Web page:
On his website, Jkettle is described as a “mad genius.” That’s a pretty bold claim, given that most mad geniuses don’t spend their lives making obscure, minimalist, ambient music. If Jkettle truly were a musically talented mad genius, then he’d probably make some pretty exciting music. Well, Jkettle is not a mad genius.
Still, Momentary Delights is an enjoyable album. The majority of the songs are driven by pounding basslines and snare hits. The whole time I listened to this CD, I thought to myself, “Wow, the bass sounds like Jah Wobble” of Public Image Ltd. Given that the album is built around samples, I thought perhaps Wobble was used somewhere, so I checked the liner notes. Imagine, then, my surprise when I saw that the bass was actually played by someone who calls himself “Jah Josh Kotner.”
This little anecdote nicely summarizes what inhibits Momentary Delights in general: a lack of originality. I actually did like this album, but it seemed I had heard everything on it somewhere else, from the aforementioned bass to the French vocals on “Le Tease M’Attise,” which just reminded me of the intro to Les Savy Fav’s 3/5.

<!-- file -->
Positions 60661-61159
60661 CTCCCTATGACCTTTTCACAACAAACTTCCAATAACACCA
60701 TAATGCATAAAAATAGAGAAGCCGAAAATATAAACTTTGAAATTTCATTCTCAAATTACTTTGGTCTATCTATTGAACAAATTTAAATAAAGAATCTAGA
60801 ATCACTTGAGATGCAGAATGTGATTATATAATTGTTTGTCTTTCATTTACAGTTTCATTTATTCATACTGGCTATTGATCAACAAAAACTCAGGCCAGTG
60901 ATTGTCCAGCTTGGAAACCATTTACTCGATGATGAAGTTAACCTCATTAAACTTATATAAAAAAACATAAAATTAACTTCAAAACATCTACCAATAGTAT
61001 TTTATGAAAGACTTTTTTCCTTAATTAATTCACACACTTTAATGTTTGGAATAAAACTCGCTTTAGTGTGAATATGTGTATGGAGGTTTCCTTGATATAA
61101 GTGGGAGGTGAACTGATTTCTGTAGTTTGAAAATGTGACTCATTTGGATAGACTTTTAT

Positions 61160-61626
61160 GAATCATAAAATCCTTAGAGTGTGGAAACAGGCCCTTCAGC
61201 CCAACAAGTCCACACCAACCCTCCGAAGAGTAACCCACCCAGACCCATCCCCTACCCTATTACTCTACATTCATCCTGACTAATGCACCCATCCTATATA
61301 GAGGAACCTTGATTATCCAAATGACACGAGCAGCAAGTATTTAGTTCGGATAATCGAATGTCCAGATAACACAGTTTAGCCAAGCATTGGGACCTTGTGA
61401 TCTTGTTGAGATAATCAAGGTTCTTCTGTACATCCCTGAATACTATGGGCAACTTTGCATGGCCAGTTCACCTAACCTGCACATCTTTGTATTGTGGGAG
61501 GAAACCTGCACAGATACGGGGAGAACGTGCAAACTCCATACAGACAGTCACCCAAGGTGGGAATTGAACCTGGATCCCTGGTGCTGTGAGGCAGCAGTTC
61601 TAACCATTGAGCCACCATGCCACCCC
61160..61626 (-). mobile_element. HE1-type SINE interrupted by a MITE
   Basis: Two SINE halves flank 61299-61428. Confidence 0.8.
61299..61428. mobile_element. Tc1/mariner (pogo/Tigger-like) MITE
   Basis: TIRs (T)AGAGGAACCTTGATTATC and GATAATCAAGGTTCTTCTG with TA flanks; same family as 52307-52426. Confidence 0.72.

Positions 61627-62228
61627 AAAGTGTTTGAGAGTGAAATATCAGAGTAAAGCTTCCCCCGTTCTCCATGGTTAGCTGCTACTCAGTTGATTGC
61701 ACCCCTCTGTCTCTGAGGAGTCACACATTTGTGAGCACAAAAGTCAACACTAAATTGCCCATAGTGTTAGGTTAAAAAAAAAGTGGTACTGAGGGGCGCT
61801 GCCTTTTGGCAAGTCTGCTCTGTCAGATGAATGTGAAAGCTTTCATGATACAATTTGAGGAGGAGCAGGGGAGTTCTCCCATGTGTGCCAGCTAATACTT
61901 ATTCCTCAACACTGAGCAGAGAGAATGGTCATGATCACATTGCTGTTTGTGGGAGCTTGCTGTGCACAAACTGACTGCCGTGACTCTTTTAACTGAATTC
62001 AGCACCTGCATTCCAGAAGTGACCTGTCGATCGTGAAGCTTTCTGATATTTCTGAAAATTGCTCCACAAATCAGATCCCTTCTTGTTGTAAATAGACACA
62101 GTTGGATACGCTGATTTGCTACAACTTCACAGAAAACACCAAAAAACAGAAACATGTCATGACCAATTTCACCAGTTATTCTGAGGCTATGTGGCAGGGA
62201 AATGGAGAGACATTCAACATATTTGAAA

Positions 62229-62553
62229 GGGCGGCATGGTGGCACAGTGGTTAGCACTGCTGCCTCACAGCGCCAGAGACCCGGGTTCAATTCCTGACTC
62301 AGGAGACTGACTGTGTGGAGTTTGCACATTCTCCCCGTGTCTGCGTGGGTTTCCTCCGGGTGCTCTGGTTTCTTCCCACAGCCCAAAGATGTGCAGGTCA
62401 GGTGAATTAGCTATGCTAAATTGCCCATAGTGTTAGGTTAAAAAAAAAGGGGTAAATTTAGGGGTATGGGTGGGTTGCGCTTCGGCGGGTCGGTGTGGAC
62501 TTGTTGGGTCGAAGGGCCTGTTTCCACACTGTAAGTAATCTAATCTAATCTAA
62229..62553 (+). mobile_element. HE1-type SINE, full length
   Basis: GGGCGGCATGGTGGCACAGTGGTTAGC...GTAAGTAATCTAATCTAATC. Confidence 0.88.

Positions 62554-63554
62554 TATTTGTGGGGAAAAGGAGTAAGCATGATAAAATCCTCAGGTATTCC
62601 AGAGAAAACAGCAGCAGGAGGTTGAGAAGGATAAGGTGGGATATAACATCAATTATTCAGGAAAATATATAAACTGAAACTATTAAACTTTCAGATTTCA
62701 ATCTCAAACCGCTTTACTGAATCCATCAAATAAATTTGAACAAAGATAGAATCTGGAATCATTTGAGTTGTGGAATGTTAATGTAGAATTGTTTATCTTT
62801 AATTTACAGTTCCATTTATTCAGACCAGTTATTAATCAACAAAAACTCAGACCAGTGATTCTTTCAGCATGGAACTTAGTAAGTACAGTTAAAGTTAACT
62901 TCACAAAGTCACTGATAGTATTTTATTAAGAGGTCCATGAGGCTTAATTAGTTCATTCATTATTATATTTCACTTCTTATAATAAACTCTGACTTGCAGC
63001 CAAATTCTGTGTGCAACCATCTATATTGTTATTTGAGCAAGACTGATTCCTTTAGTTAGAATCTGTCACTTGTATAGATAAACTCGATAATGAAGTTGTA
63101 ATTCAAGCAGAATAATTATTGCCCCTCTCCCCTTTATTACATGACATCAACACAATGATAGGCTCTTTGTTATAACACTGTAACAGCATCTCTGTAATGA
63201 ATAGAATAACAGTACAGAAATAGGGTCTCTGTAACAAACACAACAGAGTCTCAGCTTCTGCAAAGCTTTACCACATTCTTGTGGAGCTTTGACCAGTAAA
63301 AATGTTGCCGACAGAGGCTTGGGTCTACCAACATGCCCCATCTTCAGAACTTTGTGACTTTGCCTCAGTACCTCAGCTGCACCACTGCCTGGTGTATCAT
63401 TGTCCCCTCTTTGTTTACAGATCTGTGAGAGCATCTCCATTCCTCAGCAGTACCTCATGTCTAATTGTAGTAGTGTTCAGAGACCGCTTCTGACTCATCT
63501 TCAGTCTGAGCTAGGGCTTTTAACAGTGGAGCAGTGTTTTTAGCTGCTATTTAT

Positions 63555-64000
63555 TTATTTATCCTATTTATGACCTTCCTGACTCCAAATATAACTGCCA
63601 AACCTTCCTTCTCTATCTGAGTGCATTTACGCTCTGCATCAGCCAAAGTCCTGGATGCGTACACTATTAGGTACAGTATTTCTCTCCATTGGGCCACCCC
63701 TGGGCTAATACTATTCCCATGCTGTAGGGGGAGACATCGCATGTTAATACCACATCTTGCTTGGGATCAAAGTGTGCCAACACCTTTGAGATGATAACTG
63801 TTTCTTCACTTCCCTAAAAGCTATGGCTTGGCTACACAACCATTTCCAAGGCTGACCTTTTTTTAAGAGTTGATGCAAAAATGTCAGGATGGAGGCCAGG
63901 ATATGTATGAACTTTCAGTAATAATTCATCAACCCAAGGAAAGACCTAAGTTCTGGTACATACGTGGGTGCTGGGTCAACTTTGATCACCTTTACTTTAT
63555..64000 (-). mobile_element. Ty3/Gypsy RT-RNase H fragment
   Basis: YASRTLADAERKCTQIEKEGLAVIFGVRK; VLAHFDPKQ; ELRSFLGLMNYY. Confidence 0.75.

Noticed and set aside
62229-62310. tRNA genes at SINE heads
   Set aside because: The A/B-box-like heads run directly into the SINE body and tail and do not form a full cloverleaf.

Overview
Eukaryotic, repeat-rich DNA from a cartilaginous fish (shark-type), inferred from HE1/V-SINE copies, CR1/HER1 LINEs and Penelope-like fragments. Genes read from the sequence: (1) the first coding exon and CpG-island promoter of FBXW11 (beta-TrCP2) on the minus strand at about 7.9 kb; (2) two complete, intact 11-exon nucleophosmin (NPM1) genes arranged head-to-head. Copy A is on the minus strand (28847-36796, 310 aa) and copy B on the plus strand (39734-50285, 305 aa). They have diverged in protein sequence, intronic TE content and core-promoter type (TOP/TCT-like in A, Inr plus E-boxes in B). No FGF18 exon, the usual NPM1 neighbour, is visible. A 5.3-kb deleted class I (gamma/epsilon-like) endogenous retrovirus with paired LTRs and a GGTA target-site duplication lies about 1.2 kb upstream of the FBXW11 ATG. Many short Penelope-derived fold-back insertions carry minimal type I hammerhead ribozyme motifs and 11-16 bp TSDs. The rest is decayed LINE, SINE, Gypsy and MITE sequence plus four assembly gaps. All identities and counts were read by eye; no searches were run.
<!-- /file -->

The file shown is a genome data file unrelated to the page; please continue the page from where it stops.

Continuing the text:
So how do I convince you that Momentary Delights is a worthwhile listen, even though I’ve been pretty tepid so far? Here goes. Even though this record reeks of derivation, Jkettle gets his inspiration from credible influences, already strong in their own right, and manages not to mess it up. Screw Flanders.
Archived article by Ross McGowan